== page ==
Where can we go learn more?

Check out my posts on the Instapainting blog, or leave me a question in the comments below and I'll try to get back to you.


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  1. 4

    Hi, that is fantastic, inspiring and motivating, thanks. One question though, as I dont see it covered above is: how do you make profit, if the artist gets 100% of the price?

    1. 4

      The artist gets 100% of the price they ask for ;).

  2. 2

    Great story! Thank you for sharing!
    You mentioned that you launched on Techcrunch. Any suggestions on how to do it? Did you have to pay for it? Or you can simply send them en email saying that you have a startup and they might feature it if they like it?
    Thank you!

  3. 2

    Hey mate. Inspiring story. I am particularly interested in your 3 years pre success. I am in a similar boat, been pushing for about two years and starting to sink under debt/weighing up prospects of going back and doing ft work. Having come out of yc, what is your opinion on persevering with a focused vision (ie Sam Altman view) vs spinning out and testing different ideas? How did you decide when to chuck in the towel and try something new? What would you say to yourself prior to coming up with the successful mvp? And finally, what are your thought on PG's anti "looking for startup ideas" thesis? Really appreciate your response. Cheers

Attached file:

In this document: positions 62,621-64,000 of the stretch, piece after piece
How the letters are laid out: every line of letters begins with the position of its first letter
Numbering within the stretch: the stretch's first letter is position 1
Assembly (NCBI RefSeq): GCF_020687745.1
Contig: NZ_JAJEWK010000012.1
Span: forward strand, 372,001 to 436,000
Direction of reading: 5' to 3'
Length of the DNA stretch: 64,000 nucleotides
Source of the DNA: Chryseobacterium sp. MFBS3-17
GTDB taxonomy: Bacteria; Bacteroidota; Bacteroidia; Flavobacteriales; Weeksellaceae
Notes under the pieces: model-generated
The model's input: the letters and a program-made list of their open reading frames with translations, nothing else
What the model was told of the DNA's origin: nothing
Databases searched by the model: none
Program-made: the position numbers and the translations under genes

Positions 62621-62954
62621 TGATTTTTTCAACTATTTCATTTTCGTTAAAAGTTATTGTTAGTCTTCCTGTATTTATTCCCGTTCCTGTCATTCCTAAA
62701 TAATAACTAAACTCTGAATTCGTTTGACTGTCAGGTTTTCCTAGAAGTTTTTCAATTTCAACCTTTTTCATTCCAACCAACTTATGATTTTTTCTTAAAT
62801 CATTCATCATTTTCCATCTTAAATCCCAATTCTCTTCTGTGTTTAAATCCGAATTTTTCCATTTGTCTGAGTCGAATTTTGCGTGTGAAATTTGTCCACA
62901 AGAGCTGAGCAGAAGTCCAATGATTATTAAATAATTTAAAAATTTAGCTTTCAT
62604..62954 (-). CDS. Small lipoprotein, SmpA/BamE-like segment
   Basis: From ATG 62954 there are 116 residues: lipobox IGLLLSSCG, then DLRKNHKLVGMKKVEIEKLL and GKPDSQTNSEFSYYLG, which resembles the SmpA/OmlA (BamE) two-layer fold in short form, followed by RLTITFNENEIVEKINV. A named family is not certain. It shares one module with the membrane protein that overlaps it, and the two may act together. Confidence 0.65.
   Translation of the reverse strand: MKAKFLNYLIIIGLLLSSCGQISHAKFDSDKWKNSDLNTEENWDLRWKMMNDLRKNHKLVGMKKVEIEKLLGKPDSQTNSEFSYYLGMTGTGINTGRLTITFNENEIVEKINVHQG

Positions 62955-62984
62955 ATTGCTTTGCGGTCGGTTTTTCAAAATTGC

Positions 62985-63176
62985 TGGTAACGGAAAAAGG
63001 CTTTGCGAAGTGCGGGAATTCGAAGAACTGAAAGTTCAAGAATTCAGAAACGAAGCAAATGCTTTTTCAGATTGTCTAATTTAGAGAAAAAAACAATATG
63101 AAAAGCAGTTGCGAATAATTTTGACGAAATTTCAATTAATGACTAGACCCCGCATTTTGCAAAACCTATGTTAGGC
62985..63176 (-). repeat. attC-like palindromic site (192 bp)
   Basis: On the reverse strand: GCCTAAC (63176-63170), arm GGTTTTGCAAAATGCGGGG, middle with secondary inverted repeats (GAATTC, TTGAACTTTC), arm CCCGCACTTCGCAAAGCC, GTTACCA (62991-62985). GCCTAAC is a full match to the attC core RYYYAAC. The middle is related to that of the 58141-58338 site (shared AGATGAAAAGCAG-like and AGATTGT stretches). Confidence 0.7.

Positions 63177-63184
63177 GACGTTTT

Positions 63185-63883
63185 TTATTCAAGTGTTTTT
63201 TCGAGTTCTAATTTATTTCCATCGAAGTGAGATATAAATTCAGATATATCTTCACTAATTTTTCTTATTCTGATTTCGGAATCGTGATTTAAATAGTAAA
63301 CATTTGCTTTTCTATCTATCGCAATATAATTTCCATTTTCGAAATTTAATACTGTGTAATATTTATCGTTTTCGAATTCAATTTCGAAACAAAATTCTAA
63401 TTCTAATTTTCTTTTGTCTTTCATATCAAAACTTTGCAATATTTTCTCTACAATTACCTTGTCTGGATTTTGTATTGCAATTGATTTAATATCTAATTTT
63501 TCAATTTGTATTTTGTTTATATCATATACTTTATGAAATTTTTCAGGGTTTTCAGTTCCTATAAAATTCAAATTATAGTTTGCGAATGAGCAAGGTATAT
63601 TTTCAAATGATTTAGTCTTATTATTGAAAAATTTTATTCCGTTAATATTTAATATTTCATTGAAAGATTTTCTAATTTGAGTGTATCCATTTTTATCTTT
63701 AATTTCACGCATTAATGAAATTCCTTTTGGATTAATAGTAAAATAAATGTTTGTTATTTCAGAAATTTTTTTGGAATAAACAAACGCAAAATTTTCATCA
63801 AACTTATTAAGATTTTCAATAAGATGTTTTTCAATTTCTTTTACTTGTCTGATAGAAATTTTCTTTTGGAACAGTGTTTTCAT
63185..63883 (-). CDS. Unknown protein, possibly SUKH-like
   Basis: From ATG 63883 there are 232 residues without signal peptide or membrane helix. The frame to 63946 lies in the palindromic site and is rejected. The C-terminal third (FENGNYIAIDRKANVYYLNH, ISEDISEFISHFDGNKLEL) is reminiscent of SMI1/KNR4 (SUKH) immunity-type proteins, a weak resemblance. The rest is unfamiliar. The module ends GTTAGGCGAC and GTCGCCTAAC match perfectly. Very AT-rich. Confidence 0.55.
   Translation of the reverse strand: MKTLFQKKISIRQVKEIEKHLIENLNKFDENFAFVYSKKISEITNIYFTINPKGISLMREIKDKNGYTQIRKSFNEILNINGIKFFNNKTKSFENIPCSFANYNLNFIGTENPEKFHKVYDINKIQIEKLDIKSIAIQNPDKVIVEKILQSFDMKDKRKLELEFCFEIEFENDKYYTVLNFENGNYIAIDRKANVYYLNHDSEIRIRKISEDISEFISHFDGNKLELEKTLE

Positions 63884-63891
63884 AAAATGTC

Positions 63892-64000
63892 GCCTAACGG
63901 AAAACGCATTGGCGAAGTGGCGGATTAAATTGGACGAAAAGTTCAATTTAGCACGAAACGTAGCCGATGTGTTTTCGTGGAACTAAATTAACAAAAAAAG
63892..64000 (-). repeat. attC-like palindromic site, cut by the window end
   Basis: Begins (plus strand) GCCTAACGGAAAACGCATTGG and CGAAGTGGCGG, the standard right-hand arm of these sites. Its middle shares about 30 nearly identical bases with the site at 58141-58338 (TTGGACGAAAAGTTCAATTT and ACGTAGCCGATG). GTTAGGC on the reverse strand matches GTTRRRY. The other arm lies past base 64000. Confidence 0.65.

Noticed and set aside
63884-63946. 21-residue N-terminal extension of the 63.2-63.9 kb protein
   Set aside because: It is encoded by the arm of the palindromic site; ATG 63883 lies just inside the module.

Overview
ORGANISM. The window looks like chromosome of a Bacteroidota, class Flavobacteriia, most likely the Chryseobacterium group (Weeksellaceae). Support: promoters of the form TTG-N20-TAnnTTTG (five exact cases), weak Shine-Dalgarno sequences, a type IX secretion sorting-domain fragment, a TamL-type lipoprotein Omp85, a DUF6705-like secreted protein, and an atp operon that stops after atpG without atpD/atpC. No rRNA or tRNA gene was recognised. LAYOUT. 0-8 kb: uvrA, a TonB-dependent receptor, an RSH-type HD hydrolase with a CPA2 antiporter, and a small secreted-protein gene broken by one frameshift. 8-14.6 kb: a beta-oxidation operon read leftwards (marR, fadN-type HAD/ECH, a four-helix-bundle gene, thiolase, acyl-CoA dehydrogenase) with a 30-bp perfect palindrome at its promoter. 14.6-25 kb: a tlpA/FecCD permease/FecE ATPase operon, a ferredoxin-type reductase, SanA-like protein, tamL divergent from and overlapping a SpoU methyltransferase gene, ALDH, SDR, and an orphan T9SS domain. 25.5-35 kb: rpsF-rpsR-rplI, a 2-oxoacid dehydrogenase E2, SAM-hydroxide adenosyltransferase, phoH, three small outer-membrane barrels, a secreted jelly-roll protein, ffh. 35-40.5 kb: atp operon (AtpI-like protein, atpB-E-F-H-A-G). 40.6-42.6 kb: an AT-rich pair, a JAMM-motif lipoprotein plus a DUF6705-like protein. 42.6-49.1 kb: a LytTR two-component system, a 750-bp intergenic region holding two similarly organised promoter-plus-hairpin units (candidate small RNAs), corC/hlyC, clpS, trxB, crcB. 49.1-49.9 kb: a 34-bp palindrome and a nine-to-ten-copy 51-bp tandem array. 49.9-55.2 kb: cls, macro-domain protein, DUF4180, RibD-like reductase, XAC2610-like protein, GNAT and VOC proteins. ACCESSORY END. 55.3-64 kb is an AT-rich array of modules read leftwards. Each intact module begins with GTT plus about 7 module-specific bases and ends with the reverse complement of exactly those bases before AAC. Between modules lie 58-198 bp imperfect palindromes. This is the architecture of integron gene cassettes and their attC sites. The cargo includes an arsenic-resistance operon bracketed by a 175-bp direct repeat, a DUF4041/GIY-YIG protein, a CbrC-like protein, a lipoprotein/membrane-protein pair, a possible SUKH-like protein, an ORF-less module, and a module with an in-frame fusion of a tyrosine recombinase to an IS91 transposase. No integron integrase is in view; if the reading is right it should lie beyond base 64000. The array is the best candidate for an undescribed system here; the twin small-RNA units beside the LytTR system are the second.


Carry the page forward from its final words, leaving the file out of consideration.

1. 2

      Start focusing on ideas that generate revenue. As I was running low on money my priorities gradually shifted from trying out "the next social network" type ideas to business ideas that would actually generate revenue.

      Don't be afraid to stick to an idea even if the revenue is low initially. I've seen multiple companies like Instapainting that were launched before Instapainting that completely failed. Most likely the main reason I didn't end up with the same fate is that I continued to invest in the company even though the first year only managed to bring me about $30-$40k in income.

      Paul Graham also advises to launch fast: This is so you can fail fast, and try something new as quickly as possible. Learn to truly achieve the M in your MVPs.

      1. 1

        Yep the cooker definitely had the effect of focusing me from social ideas to products I can immediately sell. Thanks for the inspiring story!

  4. 2